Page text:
Blast injury is a complex phenomenon involving interaction between the physical effects of blast, the material properties of human tissues and clinically relevant biological consequences. While some research has been conducted into these phenomena over the history of modern warfare (since blast became a common form of injury) the fundamentals, specifically as the microscopic and cellular levels, are still poorly understood. Blast polytrauma (damage to more than one of the body’s organ systems, as is typical of a modern blast scenario) is a very broad subject and therefore agencies such as the Royal British Legion are funding research at a range of universities to address specific areas of concern. In order to keep the research relevant to the situations faced in real blast injury scenarios, much of the focus of research is driven by clinical experts in the area.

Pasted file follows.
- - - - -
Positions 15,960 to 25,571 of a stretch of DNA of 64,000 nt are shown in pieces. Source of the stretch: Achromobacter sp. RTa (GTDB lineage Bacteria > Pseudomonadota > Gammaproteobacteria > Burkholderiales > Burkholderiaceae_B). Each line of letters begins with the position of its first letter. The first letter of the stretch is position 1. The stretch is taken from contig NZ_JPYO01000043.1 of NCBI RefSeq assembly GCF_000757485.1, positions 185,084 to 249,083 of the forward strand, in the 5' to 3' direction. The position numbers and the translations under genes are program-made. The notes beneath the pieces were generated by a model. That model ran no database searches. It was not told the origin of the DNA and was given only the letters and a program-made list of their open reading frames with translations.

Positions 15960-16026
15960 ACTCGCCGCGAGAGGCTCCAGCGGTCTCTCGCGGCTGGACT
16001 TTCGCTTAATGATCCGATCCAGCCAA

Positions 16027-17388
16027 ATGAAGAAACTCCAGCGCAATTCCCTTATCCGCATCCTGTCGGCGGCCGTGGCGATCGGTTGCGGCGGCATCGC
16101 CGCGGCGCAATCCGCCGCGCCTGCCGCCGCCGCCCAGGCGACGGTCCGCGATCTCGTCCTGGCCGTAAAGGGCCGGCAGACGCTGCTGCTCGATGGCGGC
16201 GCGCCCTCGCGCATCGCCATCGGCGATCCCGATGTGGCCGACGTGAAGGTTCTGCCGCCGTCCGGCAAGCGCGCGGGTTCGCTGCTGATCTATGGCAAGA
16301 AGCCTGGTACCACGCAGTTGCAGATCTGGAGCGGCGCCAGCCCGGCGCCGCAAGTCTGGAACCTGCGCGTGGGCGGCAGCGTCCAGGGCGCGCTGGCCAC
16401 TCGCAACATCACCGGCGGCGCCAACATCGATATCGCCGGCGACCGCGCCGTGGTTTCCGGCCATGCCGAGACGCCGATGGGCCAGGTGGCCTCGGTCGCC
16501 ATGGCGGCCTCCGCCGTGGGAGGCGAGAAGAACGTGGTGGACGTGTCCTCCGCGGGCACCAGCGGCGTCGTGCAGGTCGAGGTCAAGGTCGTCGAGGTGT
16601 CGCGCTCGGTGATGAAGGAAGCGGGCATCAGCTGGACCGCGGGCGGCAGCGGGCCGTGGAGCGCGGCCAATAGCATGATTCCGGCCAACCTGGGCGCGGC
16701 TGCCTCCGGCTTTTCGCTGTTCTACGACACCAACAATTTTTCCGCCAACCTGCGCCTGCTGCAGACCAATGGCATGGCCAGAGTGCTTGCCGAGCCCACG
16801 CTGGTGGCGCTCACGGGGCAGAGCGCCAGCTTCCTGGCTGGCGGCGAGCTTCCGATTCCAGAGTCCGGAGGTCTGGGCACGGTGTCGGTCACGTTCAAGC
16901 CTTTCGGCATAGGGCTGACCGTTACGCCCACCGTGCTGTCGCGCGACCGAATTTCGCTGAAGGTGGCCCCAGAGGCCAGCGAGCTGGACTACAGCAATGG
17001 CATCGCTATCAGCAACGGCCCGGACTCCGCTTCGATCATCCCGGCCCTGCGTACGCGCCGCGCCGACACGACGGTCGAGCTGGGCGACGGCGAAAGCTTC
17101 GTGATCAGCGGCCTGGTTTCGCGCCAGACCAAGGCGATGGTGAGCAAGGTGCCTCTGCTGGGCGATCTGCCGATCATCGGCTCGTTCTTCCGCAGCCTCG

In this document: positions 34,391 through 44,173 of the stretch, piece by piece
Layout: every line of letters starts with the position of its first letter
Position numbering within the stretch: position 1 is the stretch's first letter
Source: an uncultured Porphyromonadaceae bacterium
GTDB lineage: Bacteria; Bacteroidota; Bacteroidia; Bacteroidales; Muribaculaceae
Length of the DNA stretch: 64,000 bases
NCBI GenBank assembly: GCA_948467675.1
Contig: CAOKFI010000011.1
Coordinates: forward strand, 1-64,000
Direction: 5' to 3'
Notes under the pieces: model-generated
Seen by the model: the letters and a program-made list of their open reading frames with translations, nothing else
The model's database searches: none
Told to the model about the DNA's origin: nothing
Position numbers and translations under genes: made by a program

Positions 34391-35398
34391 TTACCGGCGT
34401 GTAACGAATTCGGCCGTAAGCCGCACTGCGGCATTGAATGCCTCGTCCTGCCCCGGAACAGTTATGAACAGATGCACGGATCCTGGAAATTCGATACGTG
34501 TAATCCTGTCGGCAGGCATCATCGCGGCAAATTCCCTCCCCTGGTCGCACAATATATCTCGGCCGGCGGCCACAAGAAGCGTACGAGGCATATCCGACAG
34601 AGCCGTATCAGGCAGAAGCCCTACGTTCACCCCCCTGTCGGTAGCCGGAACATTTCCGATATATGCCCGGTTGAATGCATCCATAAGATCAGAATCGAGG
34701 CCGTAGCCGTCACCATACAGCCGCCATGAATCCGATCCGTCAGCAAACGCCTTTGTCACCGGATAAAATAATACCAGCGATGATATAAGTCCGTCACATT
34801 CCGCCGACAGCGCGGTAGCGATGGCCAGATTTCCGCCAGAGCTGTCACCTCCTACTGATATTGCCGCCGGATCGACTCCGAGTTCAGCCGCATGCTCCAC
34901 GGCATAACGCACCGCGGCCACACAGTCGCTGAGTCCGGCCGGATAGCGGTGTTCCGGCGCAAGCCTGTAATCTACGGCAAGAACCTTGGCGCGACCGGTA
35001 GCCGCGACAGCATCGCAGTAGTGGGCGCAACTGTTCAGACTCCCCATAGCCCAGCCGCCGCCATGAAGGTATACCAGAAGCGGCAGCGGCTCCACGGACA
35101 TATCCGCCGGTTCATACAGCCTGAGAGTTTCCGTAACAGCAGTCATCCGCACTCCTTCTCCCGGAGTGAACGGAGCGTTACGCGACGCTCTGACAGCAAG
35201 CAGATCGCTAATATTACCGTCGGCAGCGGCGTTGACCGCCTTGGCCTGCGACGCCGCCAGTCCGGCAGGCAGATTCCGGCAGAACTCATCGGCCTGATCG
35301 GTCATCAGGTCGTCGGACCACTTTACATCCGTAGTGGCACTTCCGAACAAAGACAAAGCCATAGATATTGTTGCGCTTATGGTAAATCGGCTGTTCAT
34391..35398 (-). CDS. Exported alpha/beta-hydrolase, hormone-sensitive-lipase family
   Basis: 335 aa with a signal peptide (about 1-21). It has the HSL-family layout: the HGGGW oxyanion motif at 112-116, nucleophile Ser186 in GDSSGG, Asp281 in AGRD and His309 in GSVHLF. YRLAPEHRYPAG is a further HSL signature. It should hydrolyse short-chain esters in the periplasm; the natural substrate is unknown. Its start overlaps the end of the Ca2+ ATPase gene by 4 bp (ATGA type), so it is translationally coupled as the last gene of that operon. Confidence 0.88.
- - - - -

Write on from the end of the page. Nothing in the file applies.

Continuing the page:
A particular type of injury of interest to us currently is so-called ‘Blast Lung’. This is damage to the respiratory system as a whole, including the upper respiratory tract, brought about by the interaction of the high-pressure blast wave with the tissues of the body. The condition can be fatal, but observable symptoms may take hours to manifest. In order to investigate this phenomenon we subject biological samples to blast-relevant, high pressures waves using equipment such as the split-Hopkinson pressure bar and shock tube.
Bo C, Balzer J, Brown KA, Walley SM, Proud WG. Development of a chamber to investigate high-intensity compression waves upon live cell cultures. The European Physical Journal: Applied Physics, 2011; 55: 31201.